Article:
Respondents with higher levels of education typically tend to report higher average salaries, and 2020 is no exception, with those who have earned master's and advanced degrees earning more than those with bachelor's, who likewise earn more than their counterparts with two-year degrees or no college degree at all. The greatest increase to average salary was reported by respondents with a two-year degree, and those with some college but no degree, with increases of 18.3% and 16.5% respectively. Respondents with a Ph.D. or other advanced degree saw their average salary increase 6.1% to $99,000 in 2020. Those with a master's degree reported a 2.8% increase, to $83,230. And those with a four-year degree reported a 2.2% increase, to an average of $76,860. (See Figure 8.)

Over the past few years, the number of respondents who have reported increases to their salaries has been increasing gradually. Since 2016, when 57.4% of respondents said their salary was higher than in 2015, the number reporting higher salaries has risen steadily, reaching 64.9% who saw their salaries increase in 2019 over 2018. Another 29.4% said their salary was unchanged from 2018 to 2019, and 5.7% reported a decrease. (See Figure 9.)

Respondents tend not to expect salaries to increase at the rate at which they actually do, and so looking forward, more than one-third (35.1%) said they were expecting their salary to increase in 2020, while 64.3% were expecting no change at all. Of course, that information is based on the January Industry Report Survey. With hiring plans and programs on hold and some facilities closed temporarily, many respondents likely either took a salary cut or no longer expect to see increases. We'll get a clearer picture when we ask readers to respond to our 2021 Industry Report Survey.

Respondents from parks were again the most likely to report a year-over-year increase in salaries, with nearly three-quarters (73.8%) indicating that their salary in 2019 was higher than in 2018. They were followed by those from schools (65% of whom reported an increase), and Ys (62.8% reporting an increase). Respondents from camps were the least likely to report that their salaries in 2019 were higher than in 2018, though more than half (52%) saw an increase in that time frame. (See Figure 10.)

The average salary increase for 2019 for all respondents was 3.5%, up from a 3.4% increase in 2018. The highest salary increases were reported by those from camps and health clubs, where respondents reported a 4.8% and a 4% increase, respectively, for 2019. More modest increases were reported by those from parks (3.5%), rec centers (3.4%), colleges (3.1%) and Ys (3%). Schools reported the smallest increase, at 2.8%.

Getting Things Done, Happily

Most respondents said that they work a pretty typical work week of between 40 and 50 hours. Some 37.5% said they put in 40 to 44 hours a week, while 28.4% work 45 to 49 hours per week. Meanwhile, the number of respondents who said they work at least 50 hours a week remained relatively unchanged, growing from 28% in 2019 to 28.5% in 2020. Very few respondents are working part-time hours of less than 40 hours a week. (See Figure 11.)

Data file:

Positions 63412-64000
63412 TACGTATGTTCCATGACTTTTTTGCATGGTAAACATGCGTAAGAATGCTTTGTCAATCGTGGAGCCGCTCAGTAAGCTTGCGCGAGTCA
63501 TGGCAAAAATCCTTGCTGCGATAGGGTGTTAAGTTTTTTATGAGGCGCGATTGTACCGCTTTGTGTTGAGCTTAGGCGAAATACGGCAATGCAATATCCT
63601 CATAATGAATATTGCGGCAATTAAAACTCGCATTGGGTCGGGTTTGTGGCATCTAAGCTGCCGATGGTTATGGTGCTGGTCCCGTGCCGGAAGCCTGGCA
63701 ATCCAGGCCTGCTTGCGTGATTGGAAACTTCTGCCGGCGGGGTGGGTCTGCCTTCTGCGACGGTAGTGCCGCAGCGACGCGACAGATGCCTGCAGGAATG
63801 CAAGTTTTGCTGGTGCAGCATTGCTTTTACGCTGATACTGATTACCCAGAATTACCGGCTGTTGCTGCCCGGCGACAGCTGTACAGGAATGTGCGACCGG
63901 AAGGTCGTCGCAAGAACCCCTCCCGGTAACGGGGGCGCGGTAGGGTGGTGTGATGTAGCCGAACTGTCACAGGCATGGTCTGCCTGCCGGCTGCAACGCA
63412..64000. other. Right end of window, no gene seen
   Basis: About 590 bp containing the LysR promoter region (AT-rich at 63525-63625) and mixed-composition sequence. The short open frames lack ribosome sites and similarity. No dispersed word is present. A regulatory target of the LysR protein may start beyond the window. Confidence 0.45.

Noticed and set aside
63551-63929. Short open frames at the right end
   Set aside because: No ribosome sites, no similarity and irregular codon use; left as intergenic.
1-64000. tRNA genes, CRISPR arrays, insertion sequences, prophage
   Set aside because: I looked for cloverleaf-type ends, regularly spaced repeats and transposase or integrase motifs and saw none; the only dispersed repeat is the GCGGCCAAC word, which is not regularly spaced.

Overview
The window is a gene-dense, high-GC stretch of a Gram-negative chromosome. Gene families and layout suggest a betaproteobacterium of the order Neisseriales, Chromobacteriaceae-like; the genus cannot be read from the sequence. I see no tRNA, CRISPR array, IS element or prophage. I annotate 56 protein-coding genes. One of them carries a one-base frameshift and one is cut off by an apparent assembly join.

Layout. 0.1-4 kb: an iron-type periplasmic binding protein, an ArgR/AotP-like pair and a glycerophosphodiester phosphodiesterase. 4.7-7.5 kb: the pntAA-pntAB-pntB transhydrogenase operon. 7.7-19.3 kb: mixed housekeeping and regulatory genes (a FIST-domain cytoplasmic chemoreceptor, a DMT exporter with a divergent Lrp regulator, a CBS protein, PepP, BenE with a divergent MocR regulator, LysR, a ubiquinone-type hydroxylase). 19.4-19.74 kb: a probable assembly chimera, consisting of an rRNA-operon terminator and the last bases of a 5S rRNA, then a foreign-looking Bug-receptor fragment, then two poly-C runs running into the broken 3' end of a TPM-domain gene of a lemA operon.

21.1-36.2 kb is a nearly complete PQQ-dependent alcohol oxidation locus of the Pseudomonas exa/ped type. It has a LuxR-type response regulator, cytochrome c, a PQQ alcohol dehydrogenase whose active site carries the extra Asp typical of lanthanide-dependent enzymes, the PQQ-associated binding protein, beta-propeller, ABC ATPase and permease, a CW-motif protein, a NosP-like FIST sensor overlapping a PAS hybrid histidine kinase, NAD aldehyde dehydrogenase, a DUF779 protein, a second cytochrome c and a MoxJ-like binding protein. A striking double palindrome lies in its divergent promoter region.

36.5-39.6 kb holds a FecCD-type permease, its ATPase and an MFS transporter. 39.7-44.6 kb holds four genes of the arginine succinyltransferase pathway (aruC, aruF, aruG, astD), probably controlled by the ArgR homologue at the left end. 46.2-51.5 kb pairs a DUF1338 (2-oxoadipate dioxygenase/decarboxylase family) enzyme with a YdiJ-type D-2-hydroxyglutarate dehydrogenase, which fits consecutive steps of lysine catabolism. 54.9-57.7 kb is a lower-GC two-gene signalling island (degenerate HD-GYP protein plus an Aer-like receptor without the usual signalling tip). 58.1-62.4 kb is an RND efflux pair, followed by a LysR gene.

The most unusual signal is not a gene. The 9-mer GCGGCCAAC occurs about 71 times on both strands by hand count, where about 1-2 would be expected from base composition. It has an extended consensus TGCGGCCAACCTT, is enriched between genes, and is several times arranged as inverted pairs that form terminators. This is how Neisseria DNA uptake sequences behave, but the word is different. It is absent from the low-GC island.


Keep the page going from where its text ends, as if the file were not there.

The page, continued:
On average, respondents said they work 47.5 hours per week, up very slightly from 47.2 hours in 2019. Respondents from schools reported the highest average number of hours worked, at 53.2 hours a week. They were followed by those from camps, who work an average of 49.7 hours per week, and colleges, at 48.7 hours per week. Respondents from rec centers and parks logged the fewest average hours, with rec center respondents averaging 44.2 hours and park respondents averaging 45.4.

On average, respondents said they have 21.9 employees reporting directly to them, representing no change from 2019. Some 4.6% of respondents said they have no direct reports. Another 24.5% have one to five employees reporting to them. Some 23.1% have between six and 10 direct reports. Some 18.2% have 11 to 20 employees reporting to them, while 18.5% have between 21 and 50. Another 9.1% of respondents said between 51 and 100 employees report directly to them, and just 1.9% have 100 or more.

The number of direct-report employees is highest for those from schools, who have an average of 30.7 direct reports. They were followed by health clubs, with 26.6, and Ys, with 24.1. (See Figure 12.)

While there was a very slight uptick in the percentage of respondents who say they are unsatisfied in their jobs, from 8.2% in 2019 to 9.6% in 2020, the majority of respondents are either very satisfied (39.6%) or satisfied (50.8%) in their current positions. (See Figure 13.)

Respondents from camps reported the highest levels of satisfaction in their work, with 93.3% indicating they were satisfied. They were followed by those from Ys (93% of whom said they're satisfied in their current jobs) and schools (91.2%). Conversely, respondents from colleges and health clubs were the most likely to report dissatisfaction in their work, though the majority in both cases were satisfied. Some 12.9% of college respondents and 10.8% of health club respondents said they are unsatisfied with their jobs. RM